The FASEB journal published an article titled “Reduced nicotinamide mononucleotide is a new and potent NAD+ precursor in mammalian cells and mice”, which attracted widespread attention. This study shows that: NMNH is a new nicotinamide adenine dinucleotide precursor. Compared with NMN, it is more effective in increasing NAD+ levels, showing a potentially broad market prospect.
NMN protects tubular epithelial cells from hypoxia/reoxygenation injury by enhancing repair
By observing the effect of NAD+ precursors on NAD+ in proximal TECs cells exposed to different environments, the researchers found that: under normal circumstances, supplementing NMNH can increase the content of NAD+ by 5 times, while at the same concentration, NMN can only increase the amount of nicotinamide adenine dinucleotide. Base level doubled.
In hypoxia-challenged TECs, both NAD boosters were able to significantly increase nicotinamide adenine dinucleotide levels, even higher than normal, which may be related to metabolic adaptation during hypoxia. In addition, supplementing NMNH can also lead to an increase in other NAD-related metabolites, to a much greater extent than NMN.
To evaluate the effect of NAD enhancement on TEC damage induced by hypoxia/reoxygenation injury, the researchers supplemented TECs during the reoxygenation phase for 24 hours and measured the expression of KIM-1, a widely accepted marker of proximal tubular injury.
It was found that reoxygenation in TECs caused a sharp increase in KIM-1 expression and a sharp decrease in Kim-4 expression after NMNH treatment. To determine whether NMNH-driven reduction of tubular injury depends on mitochondrial function, the researchers focused on mitochondrial transcription factor A (Tfam). Interestingly, NMNH but not NMN supplementation significantly enhanced the transcription of Tfam in TEC.
To determine whether the activated antioxidant response might be related to the increase in PPP activity, in further experiments, the researchers found that NMNH supplementation did not trigger any changes in genes encoding key enzymes in the oxidation phase of PPP in renal tubular epithelial cells (TECs).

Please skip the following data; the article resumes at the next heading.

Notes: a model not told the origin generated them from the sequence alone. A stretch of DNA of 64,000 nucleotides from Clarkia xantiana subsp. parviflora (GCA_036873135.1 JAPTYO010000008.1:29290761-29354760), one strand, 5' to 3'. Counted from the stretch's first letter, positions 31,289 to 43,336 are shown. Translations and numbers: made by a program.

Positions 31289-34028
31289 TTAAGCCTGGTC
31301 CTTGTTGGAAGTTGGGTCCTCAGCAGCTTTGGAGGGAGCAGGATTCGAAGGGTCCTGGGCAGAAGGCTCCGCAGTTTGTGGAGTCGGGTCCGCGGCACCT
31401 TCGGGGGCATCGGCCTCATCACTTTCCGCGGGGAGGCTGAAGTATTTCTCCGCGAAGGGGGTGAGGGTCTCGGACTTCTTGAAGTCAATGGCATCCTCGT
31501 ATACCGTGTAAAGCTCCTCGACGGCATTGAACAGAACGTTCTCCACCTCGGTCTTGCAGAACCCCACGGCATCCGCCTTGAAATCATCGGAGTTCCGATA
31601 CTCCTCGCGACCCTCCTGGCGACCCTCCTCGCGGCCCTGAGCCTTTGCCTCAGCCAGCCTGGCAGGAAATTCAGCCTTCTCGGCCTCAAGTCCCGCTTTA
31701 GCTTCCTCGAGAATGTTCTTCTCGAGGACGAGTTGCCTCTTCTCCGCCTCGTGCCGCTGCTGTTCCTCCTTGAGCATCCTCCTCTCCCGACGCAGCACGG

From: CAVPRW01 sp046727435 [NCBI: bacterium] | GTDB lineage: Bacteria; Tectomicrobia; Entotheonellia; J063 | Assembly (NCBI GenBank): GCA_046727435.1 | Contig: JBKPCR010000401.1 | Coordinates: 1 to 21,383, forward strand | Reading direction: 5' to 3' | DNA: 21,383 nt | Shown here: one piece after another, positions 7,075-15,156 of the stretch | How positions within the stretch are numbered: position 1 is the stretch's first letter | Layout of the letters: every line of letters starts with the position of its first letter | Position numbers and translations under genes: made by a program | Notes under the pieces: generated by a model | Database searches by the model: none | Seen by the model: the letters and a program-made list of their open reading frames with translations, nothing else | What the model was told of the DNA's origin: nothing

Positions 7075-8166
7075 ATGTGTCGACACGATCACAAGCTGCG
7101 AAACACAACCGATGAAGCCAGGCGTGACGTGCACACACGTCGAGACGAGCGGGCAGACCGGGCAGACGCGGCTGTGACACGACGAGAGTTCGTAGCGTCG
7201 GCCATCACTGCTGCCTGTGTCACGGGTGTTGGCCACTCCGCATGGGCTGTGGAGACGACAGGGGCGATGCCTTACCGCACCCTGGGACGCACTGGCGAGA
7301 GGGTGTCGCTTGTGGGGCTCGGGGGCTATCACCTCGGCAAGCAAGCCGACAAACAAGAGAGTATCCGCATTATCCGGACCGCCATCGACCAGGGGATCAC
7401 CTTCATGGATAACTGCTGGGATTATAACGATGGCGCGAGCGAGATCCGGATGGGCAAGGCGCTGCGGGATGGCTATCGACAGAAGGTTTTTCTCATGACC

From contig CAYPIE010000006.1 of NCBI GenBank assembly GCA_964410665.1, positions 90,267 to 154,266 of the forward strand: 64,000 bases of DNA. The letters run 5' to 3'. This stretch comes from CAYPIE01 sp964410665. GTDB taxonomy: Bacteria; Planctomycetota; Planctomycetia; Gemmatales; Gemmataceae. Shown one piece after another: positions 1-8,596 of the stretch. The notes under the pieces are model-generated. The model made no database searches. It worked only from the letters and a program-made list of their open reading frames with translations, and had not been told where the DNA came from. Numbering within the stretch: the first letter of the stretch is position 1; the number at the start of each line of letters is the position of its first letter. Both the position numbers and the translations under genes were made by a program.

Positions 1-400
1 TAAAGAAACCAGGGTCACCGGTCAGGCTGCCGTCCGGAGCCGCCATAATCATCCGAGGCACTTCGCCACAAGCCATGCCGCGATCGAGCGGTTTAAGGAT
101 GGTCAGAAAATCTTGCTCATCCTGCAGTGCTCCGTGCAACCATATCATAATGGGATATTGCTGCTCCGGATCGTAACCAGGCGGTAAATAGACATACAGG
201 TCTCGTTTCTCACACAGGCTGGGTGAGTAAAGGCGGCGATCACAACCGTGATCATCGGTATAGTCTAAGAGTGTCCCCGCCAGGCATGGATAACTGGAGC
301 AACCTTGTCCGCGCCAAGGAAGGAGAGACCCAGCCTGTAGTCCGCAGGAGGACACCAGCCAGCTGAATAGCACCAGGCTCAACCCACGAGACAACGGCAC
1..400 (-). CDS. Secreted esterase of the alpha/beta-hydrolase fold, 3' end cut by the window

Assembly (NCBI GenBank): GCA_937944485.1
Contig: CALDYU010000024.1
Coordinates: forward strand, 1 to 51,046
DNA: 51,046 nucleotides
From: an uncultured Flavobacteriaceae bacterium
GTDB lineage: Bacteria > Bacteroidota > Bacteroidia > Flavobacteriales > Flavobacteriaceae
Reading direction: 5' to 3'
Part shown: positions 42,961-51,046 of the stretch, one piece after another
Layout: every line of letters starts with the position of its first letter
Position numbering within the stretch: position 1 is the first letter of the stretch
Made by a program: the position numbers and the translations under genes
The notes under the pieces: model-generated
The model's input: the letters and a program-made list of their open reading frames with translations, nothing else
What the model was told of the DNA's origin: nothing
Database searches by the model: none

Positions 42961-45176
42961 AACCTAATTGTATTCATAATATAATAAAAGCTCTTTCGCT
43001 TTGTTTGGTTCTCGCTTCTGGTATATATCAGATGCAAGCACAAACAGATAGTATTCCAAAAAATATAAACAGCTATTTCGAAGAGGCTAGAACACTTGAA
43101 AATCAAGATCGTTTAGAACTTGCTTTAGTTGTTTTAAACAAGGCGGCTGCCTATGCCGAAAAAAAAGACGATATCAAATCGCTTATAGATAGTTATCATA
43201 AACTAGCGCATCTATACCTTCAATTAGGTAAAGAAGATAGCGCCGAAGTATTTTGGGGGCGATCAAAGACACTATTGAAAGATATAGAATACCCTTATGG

Changes such as glucose 6-phosphate 1-dehydrogenase (G6pdx) or transketolase (Tkt). However, supplementation with NMNH resulted in a 7.5-fold accumulation of ribose-3-phosphate, which is used by phosphoribosyl pyrophosphate (PRPP) synthetase 1 (PRPS1) to generate PRPP. The use of NMNH supplements but not NMN supplements increased the expression of PRPP synthase 1 (Prps1) and triggered the accumulation of several nucleotides in TEC, pointing to increased nucleotide synthesis.
NMN supplementation increased the expression of PRPP synthase 1 and triggered the accumulation of several nucleotides in TEC, but not NMN supplementation
NMNH effectively increases NAD levels in the body
To evaluate the in vivo effects of NMNH compared with NMN, researchers injected C57BL/6N mice with vehicle (PBS) or 250 mg/kg NMN or NMNH, followed by sequential blood sampling (1, 4, and 20 hours). The researchers observed that NMNH effectively increased NAD levels after 1 hour to a much greater extent than NMN. And strikingly, while blood nicotinamide adenine dinucleotide levels dropped to basal levels after just 4 hours after NMN supplementation, NMNH administration maintained a 20-fold increase in NAD for at least 2 hours after the first injection. NMNH exhibits potent NAD-boosting effects in the blood.
The researchers performed NAD measurements on collected tissue using an enzyme cycling method. Our results showed that NMNH increased nicotinamide adenine dinucleotide levels in various tissues to a greater extent than NMN, with greater effects in liver (>5-fold increase) and kidney (>2-fold increase). NMNH also significantly increased NAD levels in other tissues, such as the brain, gastrocnemius muscle, brown adipose tissue, and heart, whereas NMN failed to do so.
In summary, the researchers’ results in mice indicate that NMNH is also an effective NAD booster in the body and can increase NAD levels in various tissues to a higher degree than NMN. Therefore, NMNH can be established as the second member of a new family of reducing NAD precursors and may become a better NAD supplement in the future.
Zapata-Pérez R, Tammaro A, Schomakers BV, Scantlebery AML, Denis S, Elfrink HL, Giroud-Gerbetant J, Cantó C, López-Leonardo C, McIntyre RL, van Weeghel M, Sánchez-Ferrer Á, Houtkooper RH. Reduced nicotinamide mononucleotide is a new and potent NAD+ precursor in mammalian cells and mice. FASEB J. 2021 Apr;35(4):e21456.